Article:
The Story of the Iliad: A Dramatic Retelling of Homer's Epic and the Last Days of Troy
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Award-winning poet Simon Armitage dramatizes the story of Troy, animating this classic epic for a new generation of readers.
Following his highly acclaimed dramatization of the Odyssey, Simon Armitage here takes on the fate of Troy, bringing Homer’s Iliad to life with refreshing imaginative vision. In the final days of the Trojan War, the Trojans and the Greeks are caught in a bitter stalemate. Exhausted and desperate after ten years of warfare, gods and men battle among themselves for the glory of recognition and a hand in victory. Cleverly intertwining the Iliad and the Aeneid, Armitage poetically narrates the tale of Troy to its dire end, evoking a world plagued by deceit, conflict, and a deadly predilection for pride and envy. As with the Odyssey, Armitage reveals the echoes of ancient myth in our contemporary war-torn landscape, and reinvigorates the classic epics with adventure, passion, and, surprisingly, Shakespearean wit.
Praise for The Odyssey: A Dramatic Retelling of Homer’s Epic:
“So superb. . . . Armitage ’s love of the Greek epic is evident in almost every line.”—New York Times
can keep her, do what he wants with her, until his bed breaks or his fat heart bursts. Briseis turns and runs from the tent. Mighty Agamemnon! Building his ditches and walls, driving in stakes, and all of it useless. Why? Because without Achilles fighting his battles and inspiring his men, he’s no king at all, for all his crowns and robes, just a man in a dress. If the Greek ships are going up in flames then tell him to fetch a bucket of water from the sea. If his fighters are dying around him,
his nose and lips, and death’s dark cape spreads over him. The living steal in to salvage armour, to claim a helmet or shield as a prize, to drag their dead back to their own side. The Trojans rally, the Trojans pull back. The Greeks push forward, the Trojans rally again, the Greeks fall back. SCENE TWO Achilles’ tent. Achilles is packing his personal effects into boxes and crates. Odysseus enters, hauling a rolled cloth on a cart. ACHILLES You again. We’ve said all that needs to be said. No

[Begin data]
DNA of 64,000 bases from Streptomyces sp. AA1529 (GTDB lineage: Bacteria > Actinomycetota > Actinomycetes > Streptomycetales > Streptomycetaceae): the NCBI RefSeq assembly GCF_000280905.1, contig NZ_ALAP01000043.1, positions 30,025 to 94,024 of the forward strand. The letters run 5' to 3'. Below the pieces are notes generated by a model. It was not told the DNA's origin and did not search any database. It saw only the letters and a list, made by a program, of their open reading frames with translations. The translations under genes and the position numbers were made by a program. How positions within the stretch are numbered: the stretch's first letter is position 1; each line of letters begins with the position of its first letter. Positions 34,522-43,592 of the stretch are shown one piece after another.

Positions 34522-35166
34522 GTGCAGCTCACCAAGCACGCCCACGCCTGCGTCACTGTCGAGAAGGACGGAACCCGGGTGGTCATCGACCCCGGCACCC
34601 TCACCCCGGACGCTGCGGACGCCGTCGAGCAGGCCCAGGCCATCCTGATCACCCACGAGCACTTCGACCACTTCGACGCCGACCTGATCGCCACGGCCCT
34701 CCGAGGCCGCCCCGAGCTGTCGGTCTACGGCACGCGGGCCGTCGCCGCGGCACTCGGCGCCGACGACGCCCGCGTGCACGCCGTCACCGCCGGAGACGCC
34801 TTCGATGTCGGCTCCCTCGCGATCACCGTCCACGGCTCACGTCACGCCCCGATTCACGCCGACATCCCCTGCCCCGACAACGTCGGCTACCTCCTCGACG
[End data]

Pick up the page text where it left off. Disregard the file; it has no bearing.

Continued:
His own weight in Turkish delight, is it? His eldest daughter dipped in gold? Still no response. Achilles senses Odysseus’ mood. What’s in the sack, Odysseus? Something underhand? One of Agamemnon’s dirty tricks? ODYSSEUS Not from Agamemnon. ACHILLES Then from yourself, Odysseus? ODYSSEUS Not from Odysseus. Not from any of the Greeks. From Troy. From Hector. Pause. ACHILLES An hour ago, I saw tears in the eyes of my black stallion. Just the salt in the wind I thought. But when a horse
too tight. ANDROMACHE Pull it tighter. Let him know how a stranglehold feels. PARIS (loosening the rope) Let’s see if he can breathe a few words of truth first. SINON I am Sinon, a Greek. PARIS Yes, yes, we’ve established that. SINON The gods visited the camp. The brightness was blinding. A golden array. They said we violated sacred earth, holy ground. PRIAM The gods recognise our land and people. I always believed so. ANDROMACHE It’s a trick. They’re born liars. PRIAM Why did
from the battlements, and every woman gang-raped and dragged off to Greece in leg-irons and chains. Every woman and child, including my own. Pause. I go too far. PARIS I know what I am in your eyes. How I compare. HECTOR Give me the weapons. I’ll take your place. PARIS Like you, I am what I am, Hector. Aphrodite gave me my talents and gifts, and most of my life I’ve been thankful for them. HECTOR There are plenty that envy you. PARIS Even you on occasions. HECTOR On occasions.